The Senate, on Wednesday, had a rowdy session following the heated debate that greeted the presentation of a bill aimed at restructuring the Nigerian Armed Forces.
It was titled: ‘A bill for the Establishment of Armed Forces Service Commission, 2021’.
It was sponsored by the Senate Minority Leader, Enyinnaya Abaribe.
It seeks, among others, the appointment of service chiefs in line with the federal character principle based on the recommendations of members of the proposed commission.
Leading the debate, Abaribe said the bill sought to make the National Assembly to give effect to the clear provisions of Section 219 of the Constitution of the Federal Republic of Nigeria, 1999 as amended.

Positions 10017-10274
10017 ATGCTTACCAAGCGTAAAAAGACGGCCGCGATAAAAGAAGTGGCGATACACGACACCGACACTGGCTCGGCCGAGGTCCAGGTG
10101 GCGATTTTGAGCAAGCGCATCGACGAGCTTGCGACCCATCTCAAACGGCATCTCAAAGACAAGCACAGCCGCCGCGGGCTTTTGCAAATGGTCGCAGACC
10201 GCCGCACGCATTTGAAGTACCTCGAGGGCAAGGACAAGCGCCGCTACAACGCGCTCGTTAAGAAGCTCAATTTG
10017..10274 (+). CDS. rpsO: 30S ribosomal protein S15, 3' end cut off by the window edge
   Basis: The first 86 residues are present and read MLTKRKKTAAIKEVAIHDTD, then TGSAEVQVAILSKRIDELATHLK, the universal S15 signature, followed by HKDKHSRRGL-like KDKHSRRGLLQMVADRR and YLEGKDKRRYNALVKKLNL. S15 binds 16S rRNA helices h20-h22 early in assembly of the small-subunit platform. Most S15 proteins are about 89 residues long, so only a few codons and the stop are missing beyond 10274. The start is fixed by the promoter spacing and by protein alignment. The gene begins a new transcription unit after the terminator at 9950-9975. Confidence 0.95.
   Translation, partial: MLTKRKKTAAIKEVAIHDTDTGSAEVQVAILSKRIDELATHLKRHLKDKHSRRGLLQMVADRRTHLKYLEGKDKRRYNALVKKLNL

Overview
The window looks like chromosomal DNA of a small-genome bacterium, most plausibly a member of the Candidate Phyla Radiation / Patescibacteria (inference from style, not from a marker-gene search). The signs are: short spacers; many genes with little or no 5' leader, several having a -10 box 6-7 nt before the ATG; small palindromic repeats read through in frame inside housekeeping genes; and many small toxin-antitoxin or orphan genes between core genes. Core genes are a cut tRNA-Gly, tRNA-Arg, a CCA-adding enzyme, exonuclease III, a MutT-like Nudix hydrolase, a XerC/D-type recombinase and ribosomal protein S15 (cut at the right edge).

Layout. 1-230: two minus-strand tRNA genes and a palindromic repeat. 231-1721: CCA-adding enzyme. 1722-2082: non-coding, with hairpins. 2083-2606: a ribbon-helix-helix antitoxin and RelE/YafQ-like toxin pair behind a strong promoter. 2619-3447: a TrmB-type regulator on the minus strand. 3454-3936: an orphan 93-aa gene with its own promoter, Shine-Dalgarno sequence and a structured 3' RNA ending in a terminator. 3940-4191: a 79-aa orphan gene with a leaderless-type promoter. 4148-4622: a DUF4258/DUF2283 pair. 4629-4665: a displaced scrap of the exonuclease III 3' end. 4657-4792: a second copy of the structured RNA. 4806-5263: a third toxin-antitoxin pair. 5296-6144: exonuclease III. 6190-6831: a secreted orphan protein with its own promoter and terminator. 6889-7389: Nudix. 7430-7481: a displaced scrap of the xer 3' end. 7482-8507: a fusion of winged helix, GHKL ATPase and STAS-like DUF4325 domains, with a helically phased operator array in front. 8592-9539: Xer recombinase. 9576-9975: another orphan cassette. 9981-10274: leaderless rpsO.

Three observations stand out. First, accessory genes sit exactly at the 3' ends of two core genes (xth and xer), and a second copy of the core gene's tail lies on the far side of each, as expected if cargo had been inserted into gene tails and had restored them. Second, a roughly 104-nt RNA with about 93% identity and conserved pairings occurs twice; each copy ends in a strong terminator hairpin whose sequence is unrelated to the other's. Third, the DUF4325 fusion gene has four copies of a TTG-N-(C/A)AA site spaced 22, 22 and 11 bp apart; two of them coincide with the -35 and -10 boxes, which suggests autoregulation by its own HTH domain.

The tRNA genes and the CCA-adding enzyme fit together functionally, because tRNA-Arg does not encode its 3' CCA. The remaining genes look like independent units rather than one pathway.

He said, “The Armed Forces of Nigeria is a national institution of Nigeria that should be insulated by the vagaries of political divisions and therefore the framers of the constitution in their wisdom inserted this section to prevent a situation where our national symbol of unity and strength could be sacrificed on the altar of political temperament.
“The bill seeks to establish the Armed Forces Services Commission to ensure that the composition and appointment of service chiefs of the armed forces of the federation reflects federal character of Nigeria in the manner prescribed in Section 217 (3) of the 1999 Constitution.”
He said the establishment of the commission was informed by the imperative to give effect to the provisions of Section 217 of the Constitution to ensure that the composition and appointment of service chiefs reflected the law.